Njunge Leah Wathira,
Enhancement of Colonisation of Soybean Roots by Arbuscular Mycorrhizal Fungi Using Vermicompost and Biochar, Agriculture, Forestry and Fisheries.
Vol. 5, No. 3,
2016, pp. 71-78.
Adewole, M. B., Awotoye, O. O., Ohiembor, M. O. & Salami, A. O. (2010). Influence of mycorrhizal fungi on phytoremediating potential and yield of sunflower in Cd and Pb polluted soils. Journal of Agricultural Sciences, 55 (1), 17-28.
Brundrett, M. (2009). Mycorrhizas in Natural Ecosystems. Advances In Ecological Research, 21, 171–313.
Nepolean, P., Jayanthi, R., Vidhya Palavi, R., Balamurugan, A., Kuberan, T., Beulah, T., & Premkumar, R. (2012). Role of Biofertilisers in Increasing Tea Productivity. Asian Pacific Journal of Tropical Biomedicine, S 1443–S 1445.
Douds Jr., D. D, Lee, J., Uknalis, J., Boateng, A. A. & Ziegler-Ulsh, C., (2014). Pelletized biochar as a carrier for AM fungi in the on-farm system of inoculum production in compost and vermiculite mixtures. Compost Science & Utilization, 22 (4), 253-262.
Bakry Ahmed Bakry, Omar Maghawry Ibrahim, Abdelraouf Ramadan Eid & Elham Abdelmoneim Badr. (2014). Effect of humic acid, mycorrhiza inoculation, and biochar on yield and water use efficiency of flax under newly reclaimed sandy soil. Agricultural Sciences, 5, 1427-1432.
Verheijen, F. G., Jeffery, S., Bastos, A. C., van der Velde, M., & Diafas, I. (2010). Biochar Application to Soils - A Critical Scientific Review of Effects on Soil Properties, Processes and Functions (No. EUR 24099 EN) (pp. 1–149). Luxembourg: Office for the Official Publications of the European Communities.
Schahczenski, J. (2010). Biochar and Sustainable Agriculture. National Sustsainable Agriculture Information Service. Retrieved from www.attra.ncat.org/attra- pub/PDF/biochar.pdf.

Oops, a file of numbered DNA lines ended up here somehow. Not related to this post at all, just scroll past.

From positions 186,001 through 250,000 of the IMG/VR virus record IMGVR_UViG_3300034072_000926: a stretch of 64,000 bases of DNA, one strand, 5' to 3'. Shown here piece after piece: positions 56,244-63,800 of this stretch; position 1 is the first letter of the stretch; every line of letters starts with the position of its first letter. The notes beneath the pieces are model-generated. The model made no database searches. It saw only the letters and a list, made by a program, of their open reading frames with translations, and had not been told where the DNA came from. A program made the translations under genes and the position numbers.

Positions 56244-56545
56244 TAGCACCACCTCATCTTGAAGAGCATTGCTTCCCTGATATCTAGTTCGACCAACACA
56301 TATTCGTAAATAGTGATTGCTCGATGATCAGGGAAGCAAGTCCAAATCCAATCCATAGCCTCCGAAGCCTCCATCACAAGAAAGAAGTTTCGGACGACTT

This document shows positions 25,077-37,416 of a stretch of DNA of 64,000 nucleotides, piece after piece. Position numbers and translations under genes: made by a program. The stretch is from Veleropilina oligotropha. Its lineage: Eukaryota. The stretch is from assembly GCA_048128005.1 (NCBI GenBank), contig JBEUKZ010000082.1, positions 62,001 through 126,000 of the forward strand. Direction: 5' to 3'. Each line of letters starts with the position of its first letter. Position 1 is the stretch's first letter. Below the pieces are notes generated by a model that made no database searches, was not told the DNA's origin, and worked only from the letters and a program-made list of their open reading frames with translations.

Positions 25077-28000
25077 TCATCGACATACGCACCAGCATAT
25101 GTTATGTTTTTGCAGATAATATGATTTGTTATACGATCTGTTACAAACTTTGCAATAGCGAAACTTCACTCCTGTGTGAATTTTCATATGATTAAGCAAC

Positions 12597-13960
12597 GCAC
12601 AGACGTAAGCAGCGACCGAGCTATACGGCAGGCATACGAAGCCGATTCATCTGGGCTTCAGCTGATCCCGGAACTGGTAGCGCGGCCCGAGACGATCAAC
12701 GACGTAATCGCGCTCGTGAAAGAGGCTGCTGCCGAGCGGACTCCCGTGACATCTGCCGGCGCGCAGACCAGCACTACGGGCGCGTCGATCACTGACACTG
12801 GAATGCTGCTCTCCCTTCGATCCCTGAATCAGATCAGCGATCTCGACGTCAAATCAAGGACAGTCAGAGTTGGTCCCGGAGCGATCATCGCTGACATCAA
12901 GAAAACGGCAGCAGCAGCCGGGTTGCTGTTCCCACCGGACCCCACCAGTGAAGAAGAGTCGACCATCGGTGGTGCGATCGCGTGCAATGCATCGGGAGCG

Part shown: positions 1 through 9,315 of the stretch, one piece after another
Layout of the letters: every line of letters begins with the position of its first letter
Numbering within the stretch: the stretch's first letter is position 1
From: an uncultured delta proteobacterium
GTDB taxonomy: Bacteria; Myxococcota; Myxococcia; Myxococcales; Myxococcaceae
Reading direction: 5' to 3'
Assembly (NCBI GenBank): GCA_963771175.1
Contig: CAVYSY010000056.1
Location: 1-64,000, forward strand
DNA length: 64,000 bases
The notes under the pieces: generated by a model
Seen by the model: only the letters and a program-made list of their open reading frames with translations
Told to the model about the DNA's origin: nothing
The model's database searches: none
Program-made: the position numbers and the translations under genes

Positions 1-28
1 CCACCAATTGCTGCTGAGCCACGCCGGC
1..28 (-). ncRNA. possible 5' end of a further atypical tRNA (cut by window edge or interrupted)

Lazcano, C., Arnold, J., Tato, A., Zaller, J. G., & Domínguez, J. (2009). Compost and vermicompost as nursery pot components: effects on tomato plant growth and morphology. Spanish Journal of Agricultural Research. 7 (4), 944-951.
Sinha, R. K. (2009). Earthworms vermicompost: a powerful crop nutrient over the conventional compost & protective soil conditioner against the destructive chemical fertilisers for food safety and security. American-Eurasian Journal of Agricultural and Environmental Sciences, 5 (S), 1-55.
Darzi, M. T., Seyedhadi, M. H., Rejali, F. (2012). Effects of the application of vermicompost and phosphate solubilizing bacterium on the morphological traits and seed yield of anise (Pimpinella anisum L.) Journal of Medicinal Plants Research, 6 (2), 215-219.
Girma, A., Rossiter, D., Siderius, W., & Henneman, I. (2001). Soils of the Lake Naivasha Area, Kenya (Technical Report) (pp. 1–34). the Netherlands: International Institute for Aerospace Survey & Earth Sciences.
Muchane, M. N., Muchane, M., Mugoya, C., & Masiga, C. (2012). Effect of land use system on Arbuscular Mycorrhiza fungi in Maasai Mara ecosystem, Kenya. African Journal of Microbiology Research, 6 (17), 3904–3916.
Machua, J. M. (2002). Mycorrhiza Staining Methods. Kenya Forest Research Institute.